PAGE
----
Approximately 60% of established exotic fishes are known or presumed to be associated with the aquarium trade. Release and subsequent establishment of aquarium fishes is not restricted to the U.S. It is common in many parts of the world. The convict cichlid which was released into springs in Nevada has contributed to the demise of the native Moapa White River springfish (Crenichthys baileyi) in Nevada. Other examples are the non-native sailfin molly which overlaps with the native Ash Meadows pupfish, and the non-native shortfin molly which overlaps with the Moapa White River springfish on 2 National Wildlife Refuges. These introductions are currently being studied to determine any impacts on these 2 rare desert fishes.
The bighead carp was imported by a private farmer in Arkansas in the early 1970s to improve water quality in his culture ponds and feeds primarily on zooplankton. Several studies showed when bigheads were cultured along with catfish,  the production of catfish was depressed.  This bighead carp was collected in Lake Erie by commercial fisherman just last summer.  There have been several others collected in the lake in the last five years.  The most recent was a 17.5 kg and 937 mm bighead collected on the Canadian side last Fall. There is some preliminary data that indicates that there may be competition with paddlefish in the Mississippi River.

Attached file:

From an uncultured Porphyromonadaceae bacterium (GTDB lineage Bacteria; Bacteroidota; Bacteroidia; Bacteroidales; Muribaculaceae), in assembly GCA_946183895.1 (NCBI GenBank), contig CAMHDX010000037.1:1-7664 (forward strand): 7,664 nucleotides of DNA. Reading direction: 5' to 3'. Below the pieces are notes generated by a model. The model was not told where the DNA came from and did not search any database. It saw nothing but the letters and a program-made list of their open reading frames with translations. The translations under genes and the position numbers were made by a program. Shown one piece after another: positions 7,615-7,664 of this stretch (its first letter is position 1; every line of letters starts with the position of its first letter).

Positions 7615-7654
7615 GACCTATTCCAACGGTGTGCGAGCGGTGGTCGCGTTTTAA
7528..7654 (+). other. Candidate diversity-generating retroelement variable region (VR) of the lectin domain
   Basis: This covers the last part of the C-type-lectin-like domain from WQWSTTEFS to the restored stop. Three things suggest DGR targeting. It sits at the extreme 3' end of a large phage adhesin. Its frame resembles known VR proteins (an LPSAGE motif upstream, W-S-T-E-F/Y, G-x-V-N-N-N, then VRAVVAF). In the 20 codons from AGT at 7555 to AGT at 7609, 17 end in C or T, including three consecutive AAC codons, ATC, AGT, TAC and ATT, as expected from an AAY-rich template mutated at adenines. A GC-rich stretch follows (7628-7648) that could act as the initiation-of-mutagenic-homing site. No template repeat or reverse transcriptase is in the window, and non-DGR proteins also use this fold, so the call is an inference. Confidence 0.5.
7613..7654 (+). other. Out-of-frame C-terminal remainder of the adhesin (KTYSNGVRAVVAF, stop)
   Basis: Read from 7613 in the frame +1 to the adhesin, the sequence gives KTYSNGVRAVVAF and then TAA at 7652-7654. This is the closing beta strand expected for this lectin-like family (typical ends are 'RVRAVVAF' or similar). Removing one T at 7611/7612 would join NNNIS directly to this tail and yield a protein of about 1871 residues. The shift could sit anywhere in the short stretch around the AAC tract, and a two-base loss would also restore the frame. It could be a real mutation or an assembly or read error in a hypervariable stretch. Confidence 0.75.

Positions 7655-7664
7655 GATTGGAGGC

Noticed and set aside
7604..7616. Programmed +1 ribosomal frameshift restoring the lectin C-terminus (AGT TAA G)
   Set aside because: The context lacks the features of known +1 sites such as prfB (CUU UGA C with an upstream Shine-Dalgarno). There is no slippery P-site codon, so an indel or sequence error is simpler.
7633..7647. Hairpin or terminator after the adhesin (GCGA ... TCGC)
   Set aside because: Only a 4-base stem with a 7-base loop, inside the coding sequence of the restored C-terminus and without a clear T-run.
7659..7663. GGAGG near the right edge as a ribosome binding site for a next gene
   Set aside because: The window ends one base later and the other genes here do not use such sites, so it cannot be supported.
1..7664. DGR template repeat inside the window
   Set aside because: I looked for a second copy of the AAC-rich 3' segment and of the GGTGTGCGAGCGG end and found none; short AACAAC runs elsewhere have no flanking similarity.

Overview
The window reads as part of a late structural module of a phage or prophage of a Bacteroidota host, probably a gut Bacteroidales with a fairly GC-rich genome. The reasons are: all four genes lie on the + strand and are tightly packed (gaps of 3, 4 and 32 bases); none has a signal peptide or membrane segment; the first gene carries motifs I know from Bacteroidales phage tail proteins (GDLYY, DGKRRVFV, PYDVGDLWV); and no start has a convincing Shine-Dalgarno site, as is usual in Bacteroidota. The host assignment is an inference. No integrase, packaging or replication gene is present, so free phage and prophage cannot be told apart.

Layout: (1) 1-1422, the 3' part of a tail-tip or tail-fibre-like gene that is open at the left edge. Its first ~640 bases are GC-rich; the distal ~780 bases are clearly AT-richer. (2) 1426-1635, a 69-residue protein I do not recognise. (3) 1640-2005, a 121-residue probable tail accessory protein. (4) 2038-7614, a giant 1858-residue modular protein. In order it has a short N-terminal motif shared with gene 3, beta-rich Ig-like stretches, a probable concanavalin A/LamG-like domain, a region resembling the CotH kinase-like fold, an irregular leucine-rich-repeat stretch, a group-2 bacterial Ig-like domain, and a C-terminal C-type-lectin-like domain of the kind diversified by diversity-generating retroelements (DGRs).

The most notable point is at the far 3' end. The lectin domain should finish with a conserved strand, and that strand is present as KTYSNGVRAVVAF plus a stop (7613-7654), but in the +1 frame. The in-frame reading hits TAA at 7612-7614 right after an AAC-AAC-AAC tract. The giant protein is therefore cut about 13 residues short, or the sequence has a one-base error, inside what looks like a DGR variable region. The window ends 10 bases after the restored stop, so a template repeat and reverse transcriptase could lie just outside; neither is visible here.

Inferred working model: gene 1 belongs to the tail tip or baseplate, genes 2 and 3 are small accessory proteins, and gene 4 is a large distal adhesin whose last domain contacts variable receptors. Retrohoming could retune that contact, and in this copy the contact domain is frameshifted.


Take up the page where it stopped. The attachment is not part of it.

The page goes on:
The pink areas represent drainages here bighead have been collected in open waters. However, there is evidence of reproduction only in the lower Mississippi and Missouri rivers and possibly the Illinois River so far.
The silver carp was imported also into Arkansas in the 1970s by the state for phytoplankton control in eutrophic waters. It is very attractive for culture because it can filter very small phytoplanktors, often the kind that can produce nuisance blooms.  Silver carp can change the composition from blue-green algae to the more favorable green algae. But, by 1980 it had escaped into open waters of the Mississippi drainage.
It is established in the Black River in Louisiana and probably the Mississippi River in Illinois and Missouri.  Several months ago I saw a story on the news where, in the Mississippi River in Missouri, Asian carp were jumping out of the water like flying fish and landing in fishermans’ boats.  One commercial fisherman said 26 carp landed in his boat in an eight hour period.  The media saw it as some strange phenomenon, but I believe it is typical, especially of silver carp.  People were actually being injured by these flying fish.
The grass carp has kind of been a poster child for “to introduce or not to introduce” species.  They were imported by the U.S. Fish and Wildlife Service from Malaysia in 1963 to study their potential for aquatic weed control.